How museums are becoming more sensory-friendly for those with autism

It’s a Sunday morning and things are little quieter than usual at the National Museum of African American History and Culture in Washington, D.C. There are 63 families in the entire musem and they have free range of every floor. The lights are dimmed in some exhibitions, and in others, the sound is turned to a low volume. “My son is an artist, so anything that has to do with art, coloring or drawing different things, he likes,” Yetta Myrick says. This particular event hosted a “make your own corona” activity on the second floor.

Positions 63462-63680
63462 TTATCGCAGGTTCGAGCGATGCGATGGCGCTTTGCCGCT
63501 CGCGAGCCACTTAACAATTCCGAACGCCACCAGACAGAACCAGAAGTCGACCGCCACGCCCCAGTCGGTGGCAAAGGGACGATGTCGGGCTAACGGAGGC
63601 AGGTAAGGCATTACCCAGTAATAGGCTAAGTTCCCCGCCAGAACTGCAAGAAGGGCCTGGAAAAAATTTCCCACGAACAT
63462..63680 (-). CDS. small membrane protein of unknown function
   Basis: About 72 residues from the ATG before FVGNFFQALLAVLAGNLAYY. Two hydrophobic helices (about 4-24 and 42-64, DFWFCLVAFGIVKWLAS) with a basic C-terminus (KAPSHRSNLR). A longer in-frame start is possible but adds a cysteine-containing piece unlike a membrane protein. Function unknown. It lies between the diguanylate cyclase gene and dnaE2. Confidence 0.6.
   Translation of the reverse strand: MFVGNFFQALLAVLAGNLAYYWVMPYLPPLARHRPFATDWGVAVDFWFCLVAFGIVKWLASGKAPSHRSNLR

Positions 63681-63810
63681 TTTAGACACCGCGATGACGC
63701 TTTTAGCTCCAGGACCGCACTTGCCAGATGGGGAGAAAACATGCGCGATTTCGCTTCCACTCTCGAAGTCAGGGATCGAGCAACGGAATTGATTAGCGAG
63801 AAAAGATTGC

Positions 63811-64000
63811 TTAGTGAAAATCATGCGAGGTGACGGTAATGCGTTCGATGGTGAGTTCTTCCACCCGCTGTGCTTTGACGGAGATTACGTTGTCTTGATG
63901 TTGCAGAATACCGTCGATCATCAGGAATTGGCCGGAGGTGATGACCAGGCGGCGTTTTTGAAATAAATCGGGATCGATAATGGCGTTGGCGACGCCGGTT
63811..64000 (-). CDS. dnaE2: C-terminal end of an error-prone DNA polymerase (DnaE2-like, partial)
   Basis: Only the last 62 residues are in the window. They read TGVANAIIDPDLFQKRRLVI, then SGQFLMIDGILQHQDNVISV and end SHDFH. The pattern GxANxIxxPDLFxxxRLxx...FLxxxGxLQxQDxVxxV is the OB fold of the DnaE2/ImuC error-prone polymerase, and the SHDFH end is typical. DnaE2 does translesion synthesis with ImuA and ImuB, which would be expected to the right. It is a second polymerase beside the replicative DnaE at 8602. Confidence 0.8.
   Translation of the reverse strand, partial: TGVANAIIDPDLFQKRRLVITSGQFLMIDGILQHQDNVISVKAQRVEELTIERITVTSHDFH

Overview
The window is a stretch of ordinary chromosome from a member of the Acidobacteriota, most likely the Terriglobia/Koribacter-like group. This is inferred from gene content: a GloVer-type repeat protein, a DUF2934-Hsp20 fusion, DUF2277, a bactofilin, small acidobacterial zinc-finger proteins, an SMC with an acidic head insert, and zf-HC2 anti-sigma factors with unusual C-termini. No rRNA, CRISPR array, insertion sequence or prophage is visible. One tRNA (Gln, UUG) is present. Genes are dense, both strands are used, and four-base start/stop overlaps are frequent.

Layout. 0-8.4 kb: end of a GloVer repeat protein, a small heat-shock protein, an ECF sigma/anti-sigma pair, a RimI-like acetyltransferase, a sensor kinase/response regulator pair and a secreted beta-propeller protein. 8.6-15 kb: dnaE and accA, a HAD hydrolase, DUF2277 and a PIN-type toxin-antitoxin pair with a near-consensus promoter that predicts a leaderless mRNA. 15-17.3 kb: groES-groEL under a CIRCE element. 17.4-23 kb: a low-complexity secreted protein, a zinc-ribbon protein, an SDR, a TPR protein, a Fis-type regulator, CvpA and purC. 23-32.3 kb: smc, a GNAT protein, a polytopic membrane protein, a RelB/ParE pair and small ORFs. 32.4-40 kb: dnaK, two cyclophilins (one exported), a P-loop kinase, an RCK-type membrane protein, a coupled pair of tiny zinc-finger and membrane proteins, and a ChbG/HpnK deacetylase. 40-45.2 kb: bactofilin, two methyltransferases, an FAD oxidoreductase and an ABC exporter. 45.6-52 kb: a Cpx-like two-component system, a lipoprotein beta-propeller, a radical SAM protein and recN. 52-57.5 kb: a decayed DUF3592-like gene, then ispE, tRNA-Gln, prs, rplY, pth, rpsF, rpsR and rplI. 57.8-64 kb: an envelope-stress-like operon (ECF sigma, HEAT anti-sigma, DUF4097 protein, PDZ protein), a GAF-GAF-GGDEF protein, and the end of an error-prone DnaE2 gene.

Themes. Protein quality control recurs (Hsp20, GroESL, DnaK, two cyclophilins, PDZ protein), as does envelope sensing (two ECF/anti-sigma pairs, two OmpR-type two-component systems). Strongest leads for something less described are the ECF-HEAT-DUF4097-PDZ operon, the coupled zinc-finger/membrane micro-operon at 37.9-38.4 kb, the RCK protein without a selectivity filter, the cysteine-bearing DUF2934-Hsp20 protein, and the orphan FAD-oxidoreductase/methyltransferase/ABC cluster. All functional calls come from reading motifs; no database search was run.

For the past four years, Yetta and Aiden, her 14-year-old son with autism, have been attending “Morning at the Museum” events at Smithsonian institutions around the city. The program, which started in 2011, offers early entry and sensory-friendly activities to those on the spectrum of any age. “As a parent, you want to have similar experiences as your child, and this has really opened the door as if we were a quote unquote neurotypical family,” she says.

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5th January 2018